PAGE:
Government CIOs to mentor smaller agencies

Government CIOs to mentor smaller agencies

Summary: Australian government CIO Ann Steward and Centrelink CIO John Wadeson are set to mentor their peers at smaller agencies in a continuation of a program to help combat the shortage of "soft skills" in IT.Two of the most senior IT executives in government, Steward and Wadeson already mentor select government IT employees as part of a 16 person pilot that fosters developing talent.

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Australian government CIO Ann Steward and Centrelink CIO John Wadeson are set to mentor their peers at smaller agencies in a continuation of a program to help combat the shortage of "soft skills" in IT.

Ann Steward

Two of the most senior IT executives in government, Steward and Wadeson already mentor select government IT employees as part of a 16 person pilot that fosters developing talent.

In the latest development in the mentoring program, Steward and Wadeson, as well as other CIOs of large federal agencies, will offer their mentoring services to peers at eight to 10 smaller agencies to aid soft skills development. Soft skills are generally business related in areas such as project and contract management.

Australian Government Information Management Office (AGIMO) division manager Patrick Callioni said the mentoring of CIOs at smaller agencies would offer advice that wasn't always readily available.

"In large agencies, you've always got colleagues you can talk to," he said.

"We're also creating the potential for these CIOs to climb the ladder to larger agencies."

The CIO peer mentoring program was being championed by the CIOs of smaller agencies who met regularly to discuss such matters, according to Callioni. Participants have not been established.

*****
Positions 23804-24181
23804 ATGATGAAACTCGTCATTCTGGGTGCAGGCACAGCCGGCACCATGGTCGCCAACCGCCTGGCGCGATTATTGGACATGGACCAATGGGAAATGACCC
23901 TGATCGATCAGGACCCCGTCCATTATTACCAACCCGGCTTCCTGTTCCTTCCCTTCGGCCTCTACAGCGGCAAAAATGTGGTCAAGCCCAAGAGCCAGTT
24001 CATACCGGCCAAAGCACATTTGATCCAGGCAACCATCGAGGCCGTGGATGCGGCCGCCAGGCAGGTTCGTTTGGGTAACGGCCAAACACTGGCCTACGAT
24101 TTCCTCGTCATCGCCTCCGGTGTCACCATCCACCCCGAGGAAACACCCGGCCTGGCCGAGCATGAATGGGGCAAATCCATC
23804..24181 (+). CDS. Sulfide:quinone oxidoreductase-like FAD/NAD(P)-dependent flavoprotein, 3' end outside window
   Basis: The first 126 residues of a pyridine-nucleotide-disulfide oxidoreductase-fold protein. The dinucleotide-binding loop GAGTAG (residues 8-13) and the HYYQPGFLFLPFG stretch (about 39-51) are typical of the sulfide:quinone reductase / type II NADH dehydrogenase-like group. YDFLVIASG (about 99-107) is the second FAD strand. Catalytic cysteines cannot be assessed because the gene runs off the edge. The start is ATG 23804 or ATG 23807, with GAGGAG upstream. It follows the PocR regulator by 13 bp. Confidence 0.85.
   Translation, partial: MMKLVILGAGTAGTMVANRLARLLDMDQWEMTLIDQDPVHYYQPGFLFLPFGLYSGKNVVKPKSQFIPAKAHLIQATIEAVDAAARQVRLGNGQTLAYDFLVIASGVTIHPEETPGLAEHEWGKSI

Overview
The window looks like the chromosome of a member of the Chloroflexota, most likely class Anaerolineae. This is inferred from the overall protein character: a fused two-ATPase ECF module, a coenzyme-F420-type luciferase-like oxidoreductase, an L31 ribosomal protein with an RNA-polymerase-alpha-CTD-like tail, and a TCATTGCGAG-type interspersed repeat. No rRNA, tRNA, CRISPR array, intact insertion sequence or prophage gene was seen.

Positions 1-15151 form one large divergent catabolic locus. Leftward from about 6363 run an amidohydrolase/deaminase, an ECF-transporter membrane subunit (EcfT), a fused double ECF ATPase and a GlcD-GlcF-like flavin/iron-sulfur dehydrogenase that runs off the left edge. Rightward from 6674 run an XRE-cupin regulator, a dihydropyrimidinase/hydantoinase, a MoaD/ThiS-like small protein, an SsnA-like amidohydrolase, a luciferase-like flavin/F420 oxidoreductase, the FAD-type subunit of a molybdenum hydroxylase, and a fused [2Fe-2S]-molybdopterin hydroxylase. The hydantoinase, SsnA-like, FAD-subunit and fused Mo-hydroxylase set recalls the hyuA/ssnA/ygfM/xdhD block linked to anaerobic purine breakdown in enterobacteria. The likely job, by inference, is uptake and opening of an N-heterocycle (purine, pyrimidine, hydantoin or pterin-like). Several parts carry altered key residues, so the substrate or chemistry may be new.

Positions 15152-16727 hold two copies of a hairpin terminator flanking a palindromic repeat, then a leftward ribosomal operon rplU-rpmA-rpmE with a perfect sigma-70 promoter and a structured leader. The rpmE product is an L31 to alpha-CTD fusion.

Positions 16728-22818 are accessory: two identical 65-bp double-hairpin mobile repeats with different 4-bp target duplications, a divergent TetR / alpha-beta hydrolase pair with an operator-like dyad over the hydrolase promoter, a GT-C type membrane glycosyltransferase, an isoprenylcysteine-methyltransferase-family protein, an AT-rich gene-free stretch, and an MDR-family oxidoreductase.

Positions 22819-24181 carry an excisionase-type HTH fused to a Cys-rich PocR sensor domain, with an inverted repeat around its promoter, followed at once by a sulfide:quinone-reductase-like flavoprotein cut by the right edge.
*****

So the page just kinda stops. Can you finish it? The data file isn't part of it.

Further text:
The mentoring program is just one of the tactics being used to fight the wider IT skills shortage. The government is also forming closer ties with schools and universities, and is using a more integrated approach across agencies to marketing government careers.

"It's a problem that is not going to go away easily," Callioni said of the skills shortage.

"In some areas it's probably going to get worse before it gets better. The problem has taken a long time to develop, and it will take a long time to fix."

Finding people with technical skills in specific technologies was not as hard as finding those with soft skills, according to Callioni, as extra technical capability could usually be found externally.

"In some respects it's easier [to find technical skills] because you can bring people in from outside," he said, and cited DIAC's recent hire of CSC to provide in-demand Siebel skills.

"But it's not easy to bring in change managers because they're not familiar with the organisation. You can't bring them in from India because they don't know the culture.

Technical skills were still a problem, said Callioni, but were more of a "bottleneck" that could be easily fixed.

Soft skills were more serious.

"In the longer term if we're not able to produce a number of project managers, we're going to have a problem.

"You need people who understand the culture and are in for the long haul. You need to grow these people yourselves."

Extending the mentoring program would not double the workload of already-participating CIOs like Steward and Wadeson, said Callioni, as there would be a transition phase where they moved to mentor CIOs of smaller agencies.

However the government was hopeful both mentoring programs could run simultaneously with different participants, according to Callioni.

He expected the mentoring programs to run for a number of years.

The government is also running a mentoring program targeted specifically at female IT workers and women in IT executive mentoring, with 20 pairs of participants.

Callioni will be speaking on IT skills at next month's Cebit 2007 conference in Sydney.

Topics: CXO, Government, Government AU, IT Employment

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